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Thursday, 3 January 2019

Retro Review: The God Of Cookery (1996) #Hongkongcinema

The God of Cookery aka Sik san
1996
Cast: Stephen Chow, Karen Mok, Vincent Kok, Lee Siu-Kei, Law Kar-ying
Genre: Comedy
Hong Kong Box Office Gross: over $15 million

Plot: The most renowned and feared chef in the world loses his title of  ''God of Cookery'' because of his pompous attitude. Humbled, he sets out to reclaim the title






'A Bit Of A Feast & Foodie Delight'

A film that is essentially a riff on God of Gamblers starring Chow Yun-Fat, The God of Cookery is a culinary comedy from Hong Kong whereby the laughs, though not as rapid-fire and consistent as they come, it is a film that much like with the central character is trying to find and perfect its stride. It's about a guy who is at an all-time high: successful, but cocky, but when he endures his lows, he becomes less vain, tries to pick himself up and to do better - yet is more human.

& when it eventually does by the final act, it makes sense. It's a story of redemption involving chef, Chow who takes on the mantle of an arrogant who thinks he is a know-it-all chef and deems himself untouchable and undefeatable to his rivals and to anyone who challenges him for the throne of 'God of Cookery', staging elaborate contests and flashy reality shows just to show off. He even disgraces himself by fixing a contest, in order to publicise and boost his image, which becomes tainted when the truth is out. When a former student of Chow's humiliates him in front of his peers and the media, Stephen Chow's Chow beats a sudden retreat, finding refuge at a Shaolin Temple that doubles up as a cooking school, and from there on, perfects and hones his culinary skills and thus exacting his vengeance, as well as redemption on his part in his bid to reclaim his title. With an unlikely ally in Sister Turkey: an outspoken street food vendor and chef, played by Karen Mok, who is given the ugly duckling treatment in the looks department, Sister takes no crap from anyone. That, and she makes a pretty mean Barbecue Pork and Egg with rice (Char Siu, Gai Dan Faan as it's known in Chinese Cantonese) too. Her and Chow then team up to create two dishes: Beef Balls and P***ing Shrimp, with the last dish making a positive impression on his friends and it rekindles Chow's love and passion for cooking, giving him the confidence to beat his rival, Tong in the God of Cookery cooking competition.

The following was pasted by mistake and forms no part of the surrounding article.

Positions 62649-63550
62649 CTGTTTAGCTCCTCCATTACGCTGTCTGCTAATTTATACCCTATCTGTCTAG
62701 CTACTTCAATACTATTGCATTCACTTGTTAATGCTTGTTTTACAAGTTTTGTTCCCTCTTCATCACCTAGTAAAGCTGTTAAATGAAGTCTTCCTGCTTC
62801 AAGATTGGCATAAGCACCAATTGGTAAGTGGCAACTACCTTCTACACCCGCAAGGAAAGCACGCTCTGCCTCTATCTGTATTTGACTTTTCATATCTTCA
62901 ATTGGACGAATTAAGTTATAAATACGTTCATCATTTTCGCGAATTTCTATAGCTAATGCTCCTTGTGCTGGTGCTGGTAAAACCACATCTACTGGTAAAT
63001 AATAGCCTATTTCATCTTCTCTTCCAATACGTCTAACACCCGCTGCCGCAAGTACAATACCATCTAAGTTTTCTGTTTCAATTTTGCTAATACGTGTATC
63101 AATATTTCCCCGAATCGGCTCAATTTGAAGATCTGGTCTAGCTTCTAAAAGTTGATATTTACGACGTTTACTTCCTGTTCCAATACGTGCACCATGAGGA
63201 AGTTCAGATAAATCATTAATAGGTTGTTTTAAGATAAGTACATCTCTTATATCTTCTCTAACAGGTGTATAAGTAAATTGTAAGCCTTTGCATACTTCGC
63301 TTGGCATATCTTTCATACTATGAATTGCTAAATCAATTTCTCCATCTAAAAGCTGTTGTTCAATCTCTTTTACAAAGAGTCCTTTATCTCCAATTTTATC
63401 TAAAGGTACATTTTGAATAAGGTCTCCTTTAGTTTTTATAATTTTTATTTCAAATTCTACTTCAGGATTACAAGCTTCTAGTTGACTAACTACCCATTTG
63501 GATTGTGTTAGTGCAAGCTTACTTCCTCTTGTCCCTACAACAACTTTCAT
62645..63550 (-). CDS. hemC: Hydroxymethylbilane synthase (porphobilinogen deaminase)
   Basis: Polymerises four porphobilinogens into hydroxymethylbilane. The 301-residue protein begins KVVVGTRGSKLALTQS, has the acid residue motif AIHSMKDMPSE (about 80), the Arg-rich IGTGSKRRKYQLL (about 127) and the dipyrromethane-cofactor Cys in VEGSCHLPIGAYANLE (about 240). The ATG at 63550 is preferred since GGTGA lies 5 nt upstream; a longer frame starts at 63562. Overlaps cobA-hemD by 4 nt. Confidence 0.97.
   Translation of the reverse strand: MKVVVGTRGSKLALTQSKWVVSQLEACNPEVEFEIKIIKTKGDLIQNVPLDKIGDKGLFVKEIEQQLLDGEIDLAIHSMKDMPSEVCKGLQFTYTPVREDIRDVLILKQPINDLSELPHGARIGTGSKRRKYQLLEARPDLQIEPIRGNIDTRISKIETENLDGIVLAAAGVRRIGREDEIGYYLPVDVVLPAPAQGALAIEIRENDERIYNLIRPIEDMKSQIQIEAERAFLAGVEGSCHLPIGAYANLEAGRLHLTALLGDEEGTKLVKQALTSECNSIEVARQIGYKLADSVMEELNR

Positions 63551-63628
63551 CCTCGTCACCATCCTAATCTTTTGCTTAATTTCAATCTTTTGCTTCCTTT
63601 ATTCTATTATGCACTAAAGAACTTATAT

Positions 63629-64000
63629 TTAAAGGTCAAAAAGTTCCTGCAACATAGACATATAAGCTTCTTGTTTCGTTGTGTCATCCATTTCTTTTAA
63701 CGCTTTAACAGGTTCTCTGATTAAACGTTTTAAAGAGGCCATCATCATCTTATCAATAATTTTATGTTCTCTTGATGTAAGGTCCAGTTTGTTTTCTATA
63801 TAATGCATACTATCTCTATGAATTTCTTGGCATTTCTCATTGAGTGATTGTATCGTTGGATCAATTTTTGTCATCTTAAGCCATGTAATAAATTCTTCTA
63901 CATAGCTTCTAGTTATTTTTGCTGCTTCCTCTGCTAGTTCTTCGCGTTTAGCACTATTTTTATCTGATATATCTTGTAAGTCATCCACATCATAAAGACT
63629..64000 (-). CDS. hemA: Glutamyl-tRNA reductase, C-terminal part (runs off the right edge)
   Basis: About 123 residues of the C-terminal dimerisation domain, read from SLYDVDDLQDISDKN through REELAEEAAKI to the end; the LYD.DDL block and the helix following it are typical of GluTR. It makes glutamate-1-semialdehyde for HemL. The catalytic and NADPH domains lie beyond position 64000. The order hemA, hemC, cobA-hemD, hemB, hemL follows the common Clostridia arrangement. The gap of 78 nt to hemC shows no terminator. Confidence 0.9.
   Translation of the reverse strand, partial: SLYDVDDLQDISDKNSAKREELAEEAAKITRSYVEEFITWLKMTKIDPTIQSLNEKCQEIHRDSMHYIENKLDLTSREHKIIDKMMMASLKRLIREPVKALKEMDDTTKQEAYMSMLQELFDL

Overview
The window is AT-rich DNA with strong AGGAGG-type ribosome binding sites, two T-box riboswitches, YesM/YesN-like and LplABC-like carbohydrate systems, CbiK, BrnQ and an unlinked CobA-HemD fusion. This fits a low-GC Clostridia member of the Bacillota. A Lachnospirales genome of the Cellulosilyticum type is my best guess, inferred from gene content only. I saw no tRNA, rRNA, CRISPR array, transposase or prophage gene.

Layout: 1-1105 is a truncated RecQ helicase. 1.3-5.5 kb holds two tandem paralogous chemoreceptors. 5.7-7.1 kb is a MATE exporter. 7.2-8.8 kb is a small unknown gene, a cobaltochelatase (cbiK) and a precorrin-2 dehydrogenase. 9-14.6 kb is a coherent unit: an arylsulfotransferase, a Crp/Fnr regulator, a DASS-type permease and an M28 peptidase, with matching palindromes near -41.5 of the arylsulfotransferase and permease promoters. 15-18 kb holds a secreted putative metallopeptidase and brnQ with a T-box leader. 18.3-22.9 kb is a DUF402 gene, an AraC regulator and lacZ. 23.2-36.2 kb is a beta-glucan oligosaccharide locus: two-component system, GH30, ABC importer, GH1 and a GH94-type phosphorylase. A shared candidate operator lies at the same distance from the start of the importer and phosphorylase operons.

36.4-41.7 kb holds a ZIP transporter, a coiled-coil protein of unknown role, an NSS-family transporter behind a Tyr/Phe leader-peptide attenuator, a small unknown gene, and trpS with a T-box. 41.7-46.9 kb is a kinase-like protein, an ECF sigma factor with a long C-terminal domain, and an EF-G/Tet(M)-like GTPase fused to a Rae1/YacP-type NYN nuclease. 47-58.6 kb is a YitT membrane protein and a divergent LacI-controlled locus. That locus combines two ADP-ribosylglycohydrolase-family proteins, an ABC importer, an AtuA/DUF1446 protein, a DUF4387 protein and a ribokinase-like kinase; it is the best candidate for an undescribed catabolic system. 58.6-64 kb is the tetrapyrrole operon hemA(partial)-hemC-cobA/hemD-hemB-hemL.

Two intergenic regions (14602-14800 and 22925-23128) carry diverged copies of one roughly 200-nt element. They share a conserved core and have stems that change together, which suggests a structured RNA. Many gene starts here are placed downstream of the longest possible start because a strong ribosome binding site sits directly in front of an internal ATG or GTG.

It's a mixture of Iron Chef with Chow's deadpan talky comedy. Stephen Chow's comedy style is very satirical, brusque and deadpan in nature that is kind of akin to say, perhaps Steve Martin, Rowan Atkinson and Bill Murray, with his movies that veer from slapstick to melodramatic tragedy to comedy. It also reminds me of the anime Cooking Master Boy, which has a similar-ish plot but with a young boy, in place of the adult. Compared to Shaolin Soccer, it lacks a bit of polish, although the structure kind of plays out similarly to Kung Fu Hustle and as the film went on, the better and more interesting the story became.

The comedy itself, may not be to everyone's tastes and will take a while to get used to for some; for me, there wasn't one single gag that didn't have me laughing, smiling or chuckling. The laughs weren't ''ha-ha-ha'' funny, but sporadic and consistent, but I wouldn't say that I had a straight face throughout, either, and yet much of the humour feels fresh. Being familiar with Kung Fu Hustle and Shaolin Soccer, thankfully, the humour in The God Of Cookery is definitely along the same eccentric & eclectic lines as those movies. 





Final Verdict:

Any film that has food as a main or sub-theme must include numerous shots of good-looking dishes and food items, and The God of Cookery doesn't disappoint. Just by looking at those images would make one salivate & hungry, like I was.

If you enjoyed Kung Fu Hustle and Shaolin Soccer, then be sure to take a dive with this one.


Overall:



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